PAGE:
Officials in the Mile Square City are hoping they finally have a winning scheme in place to revitalize a stretch of railyard along the southern border, a blueprint the council advanced following several months of debate.
Plans regarding the Hoboken Yard Redevelopment Plan have been plentiful over the years, but little progress toward actual construction has been made. The most recent plan for the zone, which encompasses just over six acres of developable land owned by NJ Transit along Observer Highway, was adopted back in 2014 and went nowhere.
Last year, officials began discussing amendments to the plan that were necessitated by the Rebuild by Design flood protection initiative. That endeavor will construct a wall-like structure that intrudes on part of the property, a portion that is now excluded from development rights under the latest plan.
Passed 9-0 by the council during their February 19 meeting, the newest version of the Hoboken Yard Redevelopment Plan reduces the overall allowed development to a maximum of just over 1.3 million square feet. It allows development at three sites that are all envisioned as commercial properties.
Site one, near Hudson Street and Hudson Place, is zoned for a commercial office building that could rise between 200 and 300 feet tall depending on the results of a financial feasibility study. Just a few blocks west, a 330-foot-tall building allowed on site two is envisioned as a commercial property under the plan.
However, the city has allowed the possibility of residential development on site two if commercial use is found to be unworkable. If any residential component is built on the parcel, it would need to designate 20% of the units as affordable housing per language in the redevelopment plan.
Site three under the plan is along Observer Highway and Marin Boulevard, currently home to an NJ Transit maintenance building. That facility would need to be relocated before development takes place at the property, which is zoned for a commercial building with a maximum height of 145 feet.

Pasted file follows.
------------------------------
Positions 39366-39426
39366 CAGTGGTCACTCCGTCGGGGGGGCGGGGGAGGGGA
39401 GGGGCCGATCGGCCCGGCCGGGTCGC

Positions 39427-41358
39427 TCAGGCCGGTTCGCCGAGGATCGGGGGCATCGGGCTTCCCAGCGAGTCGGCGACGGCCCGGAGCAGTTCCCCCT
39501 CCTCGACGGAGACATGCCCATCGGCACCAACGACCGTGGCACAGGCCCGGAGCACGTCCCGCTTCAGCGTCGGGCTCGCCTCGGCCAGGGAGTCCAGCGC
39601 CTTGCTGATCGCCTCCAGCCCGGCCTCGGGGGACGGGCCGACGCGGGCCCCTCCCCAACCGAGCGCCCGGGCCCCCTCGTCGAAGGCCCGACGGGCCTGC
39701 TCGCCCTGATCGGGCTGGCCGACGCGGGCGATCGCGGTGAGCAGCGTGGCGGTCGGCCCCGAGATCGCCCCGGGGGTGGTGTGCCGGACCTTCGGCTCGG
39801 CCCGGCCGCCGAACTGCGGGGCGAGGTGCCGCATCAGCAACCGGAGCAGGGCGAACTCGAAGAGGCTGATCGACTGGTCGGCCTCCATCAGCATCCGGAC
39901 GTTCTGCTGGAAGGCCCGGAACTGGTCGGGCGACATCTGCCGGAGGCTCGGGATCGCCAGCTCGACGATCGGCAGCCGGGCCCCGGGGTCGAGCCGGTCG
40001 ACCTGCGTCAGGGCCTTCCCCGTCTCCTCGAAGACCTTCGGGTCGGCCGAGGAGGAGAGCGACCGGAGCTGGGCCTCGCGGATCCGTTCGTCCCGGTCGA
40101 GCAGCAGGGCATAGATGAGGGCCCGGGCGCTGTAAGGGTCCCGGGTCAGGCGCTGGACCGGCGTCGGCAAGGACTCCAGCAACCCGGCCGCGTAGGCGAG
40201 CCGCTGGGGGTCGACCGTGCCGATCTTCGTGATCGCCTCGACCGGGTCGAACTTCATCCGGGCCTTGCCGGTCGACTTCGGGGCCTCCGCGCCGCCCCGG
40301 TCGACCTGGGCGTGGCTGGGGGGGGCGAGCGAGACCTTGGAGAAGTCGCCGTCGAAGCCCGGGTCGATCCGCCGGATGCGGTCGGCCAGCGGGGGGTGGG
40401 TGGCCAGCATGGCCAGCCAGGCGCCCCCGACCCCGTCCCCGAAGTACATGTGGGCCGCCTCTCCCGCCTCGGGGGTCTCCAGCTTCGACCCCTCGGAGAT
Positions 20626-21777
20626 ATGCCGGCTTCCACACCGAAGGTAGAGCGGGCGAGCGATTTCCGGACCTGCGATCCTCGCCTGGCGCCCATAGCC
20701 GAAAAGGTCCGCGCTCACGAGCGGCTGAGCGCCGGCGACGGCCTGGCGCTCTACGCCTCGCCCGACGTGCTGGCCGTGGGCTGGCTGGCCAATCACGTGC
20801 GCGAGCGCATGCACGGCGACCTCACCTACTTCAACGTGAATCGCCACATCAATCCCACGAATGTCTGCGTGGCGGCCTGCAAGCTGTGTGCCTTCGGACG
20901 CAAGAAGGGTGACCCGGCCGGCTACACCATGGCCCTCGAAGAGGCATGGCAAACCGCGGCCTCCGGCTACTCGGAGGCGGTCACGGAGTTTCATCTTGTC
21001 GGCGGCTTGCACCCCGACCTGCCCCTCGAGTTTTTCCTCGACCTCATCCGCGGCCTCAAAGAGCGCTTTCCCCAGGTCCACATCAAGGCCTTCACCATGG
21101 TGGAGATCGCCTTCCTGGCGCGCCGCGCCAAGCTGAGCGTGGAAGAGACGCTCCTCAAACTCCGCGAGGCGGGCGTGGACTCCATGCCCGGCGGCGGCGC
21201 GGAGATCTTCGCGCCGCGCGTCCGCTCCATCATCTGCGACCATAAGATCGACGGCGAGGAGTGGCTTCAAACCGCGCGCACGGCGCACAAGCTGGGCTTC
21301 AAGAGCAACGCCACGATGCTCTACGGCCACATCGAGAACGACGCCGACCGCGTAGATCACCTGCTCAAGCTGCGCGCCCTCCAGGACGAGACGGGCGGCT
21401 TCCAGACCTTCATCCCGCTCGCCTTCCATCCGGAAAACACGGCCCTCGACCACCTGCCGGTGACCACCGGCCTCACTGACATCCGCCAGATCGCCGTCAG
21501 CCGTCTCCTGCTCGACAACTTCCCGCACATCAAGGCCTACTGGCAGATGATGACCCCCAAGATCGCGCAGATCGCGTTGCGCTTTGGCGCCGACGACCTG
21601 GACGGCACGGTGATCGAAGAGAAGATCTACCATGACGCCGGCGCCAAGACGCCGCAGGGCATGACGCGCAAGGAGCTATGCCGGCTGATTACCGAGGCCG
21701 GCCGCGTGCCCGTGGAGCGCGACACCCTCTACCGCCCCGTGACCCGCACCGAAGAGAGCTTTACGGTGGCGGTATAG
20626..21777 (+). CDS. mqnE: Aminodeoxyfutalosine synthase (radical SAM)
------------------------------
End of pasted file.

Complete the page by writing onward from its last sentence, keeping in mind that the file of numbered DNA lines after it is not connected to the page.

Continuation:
Parking requirements for the commercial buildings include 0.125 spaces per 1,000 square feet and if residential development ends up happening at site two, 0.25 parking spaces would need to be created for every unit that’s built.
A major component of the latest plan calls for the renovation of the Hoboken Terminal ferry building and Warrington Plaza. That could include amenities like an outdoor market space and revitalization of the second floor of the structure, which has been closed to the public for many years.
Several officials, including First Ward Councilman Michael DeFusco, have advocated for changes to the plaza, which is currently fenced off and used by NJ Transit vehicles for parking. The lot has occasionally hosted dumpsters in recent years as part of ongoing station repairs stemming from a train crash at the station that occurred in 2016.
As part of the plan, a new pick-up and drop-off zone for ride-sharing services, taxis, and shuttle buses will be created at the site. New York-based LCOR has been designated as redeveloper of the parcels and the city can now negotiate a redevelopment agreement with the company following the plan’s approval.
“I’m pleased that the most updated version of the Hoboken Yard Redevelopment Plan incorporates the extensive community feedback we’ve received over the past several months,” said Hoboken Mayor Ravi Bhalla. “This plan is a win for Hoboken as it provides the framework to both revitalize our downtown region with an emphasis on commercial development, while substantially reducing the size of the overall project and residential density.”
NJ Transit had a litany of problems with the 2014 version of the plan, but a quote to the Jersey Journal from LCOR gives hope that the latest version of the scheme might be the one that finally sticks.
“We look forward to continuing our collaboration, working closely with NJ Transit and the city of Hoboken, on this transformative redevelopment project,” said LCOR Senior Vice President Brian Barry.